SJFCC v Washington

Sunday 31st St John Fisher home
Washington C.C. 275 for 8 (40 overs)
St John Fisher C.C. 278 for 6 (39 0vers)

Match report accidently borrowed form the oppo as none was submitted:

Washington C.C. 275 for 8 (40 overs)
St John Fisher C.C. 278 for 6 (39 0vers)
Washington were unexpectedly beaten on Sunday despite being in a position where the opposition needed 187 to win from the last 20 overs (more than 9 an over).

The day was glorious, warm and sunny, although the pitch was slow, dry, old and worn and a few balls kept low. Unfortunately neither side had leg spinners who could exploit the old and deep footmarks outside the righthander’s offstump.

When Wash batted they were in trouble at 78 for 5 in the 14th over, several frontline batsmen going cheaply. However a commanding innings of 99 from Mark Cumming and strong contributions from nos. 8-10 in the order, Rory Guy (42), Peter Kloss (60*) and Jono Earl (18), delivered a great recovery to the final score of 275 for 8.

Mark was out in the 90s for the second time this season – hope he doesn’t make a habit of it (or maybe we do as 90 every time whould be good!).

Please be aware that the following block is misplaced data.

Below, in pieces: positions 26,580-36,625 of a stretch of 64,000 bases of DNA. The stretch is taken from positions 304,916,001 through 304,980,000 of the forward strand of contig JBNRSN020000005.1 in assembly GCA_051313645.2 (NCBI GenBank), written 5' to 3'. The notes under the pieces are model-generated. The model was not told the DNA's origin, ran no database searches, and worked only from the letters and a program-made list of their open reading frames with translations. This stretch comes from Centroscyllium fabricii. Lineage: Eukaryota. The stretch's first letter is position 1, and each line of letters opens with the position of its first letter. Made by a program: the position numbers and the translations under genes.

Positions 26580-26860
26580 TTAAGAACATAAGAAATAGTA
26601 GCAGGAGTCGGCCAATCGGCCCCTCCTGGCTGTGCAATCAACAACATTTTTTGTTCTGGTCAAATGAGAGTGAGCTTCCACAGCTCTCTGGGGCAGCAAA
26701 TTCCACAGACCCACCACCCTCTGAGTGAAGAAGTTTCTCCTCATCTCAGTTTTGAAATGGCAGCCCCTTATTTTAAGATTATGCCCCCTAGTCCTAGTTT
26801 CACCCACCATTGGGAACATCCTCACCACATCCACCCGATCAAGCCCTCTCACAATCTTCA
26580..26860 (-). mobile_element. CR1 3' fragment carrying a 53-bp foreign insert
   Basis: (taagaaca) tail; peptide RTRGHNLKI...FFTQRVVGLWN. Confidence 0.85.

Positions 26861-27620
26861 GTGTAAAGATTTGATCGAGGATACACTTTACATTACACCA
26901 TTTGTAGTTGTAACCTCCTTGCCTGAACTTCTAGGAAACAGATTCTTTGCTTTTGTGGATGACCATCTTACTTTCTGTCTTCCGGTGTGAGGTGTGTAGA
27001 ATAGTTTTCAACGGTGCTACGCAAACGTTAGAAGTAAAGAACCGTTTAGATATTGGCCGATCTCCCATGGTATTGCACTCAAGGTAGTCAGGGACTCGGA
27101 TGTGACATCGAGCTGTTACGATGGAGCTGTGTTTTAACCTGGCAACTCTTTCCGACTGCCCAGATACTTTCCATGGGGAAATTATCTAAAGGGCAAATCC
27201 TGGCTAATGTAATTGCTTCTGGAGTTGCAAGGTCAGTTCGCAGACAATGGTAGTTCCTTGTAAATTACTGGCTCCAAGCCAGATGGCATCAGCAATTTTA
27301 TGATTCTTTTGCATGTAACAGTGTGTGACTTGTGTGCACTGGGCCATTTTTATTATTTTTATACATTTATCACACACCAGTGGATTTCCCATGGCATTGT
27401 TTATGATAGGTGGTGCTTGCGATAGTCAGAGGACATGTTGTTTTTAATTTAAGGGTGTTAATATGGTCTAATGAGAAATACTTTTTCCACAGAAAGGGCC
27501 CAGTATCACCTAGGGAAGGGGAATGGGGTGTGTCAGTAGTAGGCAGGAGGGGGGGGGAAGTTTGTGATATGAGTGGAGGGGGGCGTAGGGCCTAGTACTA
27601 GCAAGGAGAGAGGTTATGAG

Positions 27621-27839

Washington bowled well to start with, Rory Guy (1-46) and debutant Jono Earl (0-42) keeping the scoring rate low despite the short boundaries on one side and a lightening fast outfield. However crucially the Fishers had wickets in hand at the halfway point of the innings with the score on 89 for 1.

After drinks the batsmen had to open up, needing in excess of 9 runs an over by this stage. Wash didn’t bowl or field particularly badly, but there were enough wayward balls, half volleys and ground fielding mistakes to enable St John Fisher to almost keep up with the rate and in the final overs they accelerated with some big 6 and 4-hitting and in the end had an over to spare. Russell Pendry (3-57) returned the best figures thanks to a couple of catches in the deep. Simon Rider took his first wicket for the Wash, a great ball to bowl the batsman after being rather erratic in his two previous overs.

The Washington players left the field despondent as they had believed they had the game in the bag. It just goes to show that in the modern 1-day game if bowling sides are not on their best form, and the batting side have wickets in hand, then big scoring rates are definitely possible. St John Fisher on the other hand were understandably ecstatic with their win.